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Background: Patellofemoral pain syndrome is a prevalent condition in young people. While it is widely believed that abnormal patellar tracking plays a role in the development of patellofemoral pain syndrome, this link has not been established. The purpose of this cross-sectional case-control study was to test the hypothesis that patterns of patellar spin, tilt, and lateral translation make it possible to distinguish individuals with patellofemoral pain syndrome and clinical evidence of patellar malalignment from those with patellofemoral pain syndrome and no clinical evidence of malalignment and from individuals with no knee problems.
Methods: Three-dimensional patellofemoral joint kinematics in one knee of each of sixty volunteers (twenty in each group described above) were assessed with use of a new, validated magnetic resonance imaging-based method. Static low-resolution scans of the loaded knee were acquired at five different angles of knee flexion (ranging between –4° and 60°). High-resolution geometric models of the patella, femur, and tibia and associated coordinate axes were registered to the bone positions on the low-resolution scans to determine the patellar motion as a function of knee flexion angle. Hierarchical modeling was used to identify group differences in patterns of patellar spin, tilt, and lateral translation.
Results: No differences in the overall pattern of patellar motion were observed among groups (p > 0.08 for all global maximum likelihood ratio tests). Features of patellar spin and tilt patterns varied greatly between subjects across all three groups, and no significant group differences were detected. At 19° of knee flexion, the patellae in the group with patellofemoral pain and clinical evidence of malalignment were positioned an average of 2.25 mm more laterally than the patellae in the control group, and this difference was marginally significant (p = 0.049). Other features of the pattern of lateral translation did not differ, and large overlaps in values were observed across all groups.
Conclusions: It cannot be determined from our cross-sectional study whether the more lateral position of the patella in the group with clinical evidence of malalignment preceded or followed the onset of symptoms. It is clear from the data that an individual with patellofemoral pain syndrome cannot be distinguished from a control subject by examining patterns of spin, tilt, or lateral translation of the patella, even when clinical evidence of mechanical abnormality was observed.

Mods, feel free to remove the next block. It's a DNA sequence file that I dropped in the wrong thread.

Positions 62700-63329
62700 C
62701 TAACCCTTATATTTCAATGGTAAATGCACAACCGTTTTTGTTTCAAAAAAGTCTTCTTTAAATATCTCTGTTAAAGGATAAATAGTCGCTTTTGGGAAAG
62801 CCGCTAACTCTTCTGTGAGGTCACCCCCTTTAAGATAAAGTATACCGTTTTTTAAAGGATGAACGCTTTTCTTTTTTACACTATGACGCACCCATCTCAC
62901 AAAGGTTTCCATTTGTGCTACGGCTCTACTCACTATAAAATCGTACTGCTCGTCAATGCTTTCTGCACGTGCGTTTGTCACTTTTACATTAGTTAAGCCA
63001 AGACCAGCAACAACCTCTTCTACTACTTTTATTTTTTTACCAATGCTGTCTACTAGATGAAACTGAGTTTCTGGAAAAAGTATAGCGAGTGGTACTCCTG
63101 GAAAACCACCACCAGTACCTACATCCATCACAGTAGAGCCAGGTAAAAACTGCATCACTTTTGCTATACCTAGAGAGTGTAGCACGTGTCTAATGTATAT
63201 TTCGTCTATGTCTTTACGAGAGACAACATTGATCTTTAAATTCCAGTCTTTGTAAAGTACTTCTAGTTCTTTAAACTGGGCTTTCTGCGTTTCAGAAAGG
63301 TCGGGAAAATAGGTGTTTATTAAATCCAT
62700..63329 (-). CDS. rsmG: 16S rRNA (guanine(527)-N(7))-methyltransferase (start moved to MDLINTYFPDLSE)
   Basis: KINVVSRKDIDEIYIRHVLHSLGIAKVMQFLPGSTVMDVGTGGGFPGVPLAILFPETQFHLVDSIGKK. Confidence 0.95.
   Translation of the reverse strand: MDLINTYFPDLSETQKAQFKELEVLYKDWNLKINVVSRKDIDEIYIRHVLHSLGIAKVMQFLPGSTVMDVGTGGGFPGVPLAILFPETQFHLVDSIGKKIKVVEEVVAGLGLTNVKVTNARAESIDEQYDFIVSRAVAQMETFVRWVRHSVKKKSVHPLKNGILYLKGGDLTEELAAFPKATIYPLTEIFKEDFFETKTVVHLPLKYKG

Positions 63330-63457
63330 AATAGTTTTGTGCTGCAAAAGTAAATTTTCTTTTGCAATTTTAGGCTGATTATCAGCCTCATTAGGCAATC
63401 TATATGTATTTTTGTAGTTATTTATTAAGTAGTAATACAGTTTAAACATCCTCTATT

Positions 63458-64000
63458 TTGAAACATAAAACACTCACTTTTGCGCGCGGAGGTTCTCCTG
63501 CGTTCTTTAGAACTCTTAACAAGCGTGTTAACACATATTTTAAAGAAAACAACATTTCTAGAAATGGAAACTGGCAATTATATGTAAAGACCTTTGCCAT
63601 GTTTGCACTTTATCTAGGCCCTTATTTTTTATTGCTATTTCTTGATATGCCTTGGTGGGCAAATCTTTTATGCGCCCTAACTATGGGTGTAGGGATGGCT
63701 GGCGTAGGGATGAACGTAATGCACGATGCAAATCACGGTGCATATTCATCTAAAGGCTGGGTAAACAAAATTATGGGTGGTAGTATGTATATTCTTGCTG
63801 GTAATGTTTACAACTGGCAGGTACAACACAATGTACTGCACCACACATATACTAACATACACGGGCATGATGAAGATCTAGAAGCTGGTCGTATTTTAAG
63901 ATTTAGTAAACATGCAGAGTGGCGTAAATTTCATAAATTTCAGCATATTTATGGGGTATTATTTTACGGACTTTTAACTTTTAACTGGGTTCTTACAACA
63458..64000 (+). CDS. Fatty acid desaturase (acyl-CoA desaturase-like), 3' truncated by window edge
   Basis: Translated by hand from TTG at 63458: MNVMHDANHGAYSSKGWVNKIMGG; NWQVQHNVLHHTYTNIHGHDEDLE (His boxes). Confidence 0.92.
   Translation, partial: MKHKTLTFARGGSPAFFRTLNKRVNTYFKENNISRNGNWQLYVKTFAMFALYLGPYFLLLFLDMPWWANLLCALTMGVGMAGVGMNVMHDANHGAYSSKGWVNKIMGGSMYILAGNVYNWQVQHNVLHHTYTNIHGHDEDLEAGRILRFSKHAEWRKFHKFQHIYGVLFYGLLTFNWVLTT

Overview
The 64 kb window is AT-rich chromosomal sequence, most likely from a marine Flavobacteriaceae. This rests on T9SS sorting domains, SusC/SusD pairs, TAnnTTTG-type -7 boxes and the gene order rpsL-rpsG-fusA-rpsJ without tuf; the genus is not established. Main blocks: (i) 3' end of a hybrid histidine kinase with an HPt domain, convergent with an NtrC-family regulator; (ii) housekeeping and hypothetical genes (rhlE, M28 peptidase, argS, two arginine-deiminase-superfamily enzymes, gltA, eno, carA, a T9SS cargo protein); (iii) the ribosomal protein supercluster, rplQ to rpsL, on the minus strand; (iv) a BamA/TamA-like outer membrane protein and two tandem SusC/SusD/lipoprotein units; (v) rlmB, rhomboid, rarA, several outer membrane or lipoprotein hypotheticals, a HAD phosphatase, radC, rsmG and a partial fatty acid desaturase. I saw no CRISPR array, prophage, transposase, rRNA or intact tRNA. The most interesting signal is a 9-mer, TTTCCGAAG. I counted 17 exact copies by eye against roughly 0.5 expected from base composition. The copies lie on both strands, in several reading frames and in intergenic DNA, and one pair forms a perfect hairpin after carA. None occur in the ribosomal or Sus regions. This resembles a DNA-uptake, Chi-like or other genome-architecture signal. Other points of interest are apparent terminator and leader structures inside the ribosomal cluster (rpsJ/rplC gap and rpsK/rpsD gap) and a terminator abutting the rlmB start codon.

Clinical Relevance: Since most patients with patellofemoral pain syndrome did not demonstrate abnormalities in patellar tracking during loaded knee flexion, other causative mechanisms must be explored to develop effective diagnostic and treatment strategies for this common musculoskeletal condition.
Re: Patella tracking and patellofemoral pain syndrome
Patellar Maltracking Correlates With Vastus Medialis Activation Delay in Patellofemoral Pain Patients
Saikat Pal, Christine E. Draper, Michael Fredericson, Gary E. Gold, Scott L. Delp, Gary S. Beaupre, Thor F. Besier American Journal of Sports Medicine
Background: Delayed onset of vastus medialis (VM) activity compared with vastus lateralis activity is a reported cause for patellofemoral pain. The delayed onset of VM activity in patellofemoral pain patients likely causes an imbalance in muscle forces and lateral maltracking of the patella; however, evidence relating VM activation delay to patellar maltracking is sparse. The aim of this study was to investigate the relationship between VM activation delay and patellar maltracking measures in pain-free controls and patellofemoral pain patients.
Hypothesis: Patellar tilt and bisect offset, measures of patellar tracking, correlate with VM activation delay in patellofemoral pain patients classified as maltrackers.
Study Design: Case control study; Level of evidence, 3.
Methods: Vasti muscle activations were recorded in pain-free (n = 15) and patellofemoral pain (n = 40) participants during walking and jogging. All participants were scanned in an open-configuration magnetic resonance scanner in an upright weightbearing position to acquire the position of the patella with respect to the femur. Patellar tilt and bisect offset were measured, and patellofemoral pain participants were classified into normal tracking and maltracking groups.
Results: Correlations between VM activation delay and patellar maltracking measures were statistically significant in only the patellofemoral pain participants classified as maltrackers with both abnormal tilt and abnormal bisect offset (R 2 = .89, P < .001, with patellar tilt during walking; R 2 = .75, P = .012, with bisect offset during jogging). There were no differences between the means of activation delays in pain-free and all patellofemoral pain participants during walking (P = .516) or jogging (P = .731).
Conclusion: There was a relationship between VM activation delay and patellar maltracking in the subgroup of patellofemoral pain participants classified as maltrackers with both abnormal tilt and abnormal bisect offset.
Clinical Relevance: A clinical intervention such as VM retraining may be effective in only a subset of patellofemoral pain participants—namely, those with excessive tilt and excessive bisect offset measures. The results highlight the importance of appropriate classification of patellofemoral pain patients before selection of a clinical intervention.